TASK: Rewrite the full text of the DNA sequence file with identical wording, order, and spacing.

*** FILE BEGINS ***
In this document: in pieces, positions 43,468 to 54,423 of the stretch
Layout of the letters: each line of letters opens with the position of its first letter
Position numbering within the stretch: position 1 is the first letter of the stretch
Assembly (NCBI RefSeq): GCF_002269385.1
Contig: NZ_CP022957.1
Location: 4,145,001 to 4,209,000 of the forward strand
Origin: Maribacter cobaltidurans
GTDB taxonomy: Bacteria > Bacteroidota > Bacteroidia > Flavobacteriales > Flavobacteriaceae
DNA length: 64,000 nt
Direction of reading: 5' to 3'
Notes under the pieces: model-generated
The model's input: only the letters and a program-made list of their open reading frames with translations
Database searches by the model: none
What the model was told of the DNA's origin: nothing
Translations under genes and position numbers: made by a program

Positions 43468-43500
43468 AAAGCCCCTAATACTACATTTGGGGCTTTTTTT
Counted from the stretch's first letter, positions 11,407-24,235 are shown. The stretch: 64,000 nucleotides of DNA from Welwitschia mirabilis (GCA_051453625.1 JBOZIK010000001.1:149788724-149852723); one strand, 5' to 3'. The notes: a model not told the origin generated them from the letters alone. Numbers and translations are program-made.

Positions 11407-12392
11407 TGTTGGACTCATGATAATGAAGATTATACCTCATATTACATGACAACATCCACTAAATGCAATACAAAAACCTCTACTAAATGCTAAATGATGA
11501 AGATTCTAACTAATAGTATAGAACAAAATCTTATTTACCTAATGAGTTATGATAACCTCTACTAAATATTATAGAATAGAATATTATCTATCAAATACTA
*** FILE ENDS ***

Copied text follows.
In this document: in pieces, positions 43,468 to 54,423 of the stretch
Layout of the letters: each line of letters opens with the position of its first letter
Position numbering within the stretch: position 1 is the first letter of the stretch
Assembly (NCBI RefSeq): GCF_002269385.1
Contig: NZ_CP022957.1
Location: 4,145,001 to 4,209,000 of the forward strand
Origin: Maribacter cobaltidurans
GTDB taxonomy: Bacteria > Bacteroidota > Bacteroidia > Flavobacteriales > Flavobacteriaceae
DNA length: 64,000 nt
Direction of reading: 5' to 3'
Notes under the pieces: model-generated
The model's input: only the letters and a program-made list of their open reading frames with translations
Database searches by the model: none
What the model was told of the DNA's origin: nothing
Translations under genes and position numbers: made by a program

Positions 43468-43500
43468 AAAGCCCCTAATACTACATTTGGGGCTTTTTTT
Counted from the stretch's first letter, positions 11,407-24,235 are shown. The stretch: 64,000 nucleotides of DNA from Welwitschia mirabilis (GCA_051453625.1 JBOZIK010000001.1:149788724-149852723); one strand, 5' to 3'. The notes: a model not told the origin generated them from the letters alone. Numbers and translations are program-made.

Positions 11407-12392
11407 TGTTGGACTCATGATAATGAAGATTATACCTCATATTACATGACAACATCCACTAAATGCAATACAAAAACCTCTACTAAATGCTAAATGATGA
11501 AGATTCTAACTAATAGTATAGAACAAAATCTTATTTACCTAATGAGTTATGATAACCTCTACTAAATATTATAGAATAGAATATTATCTATCAAATACTA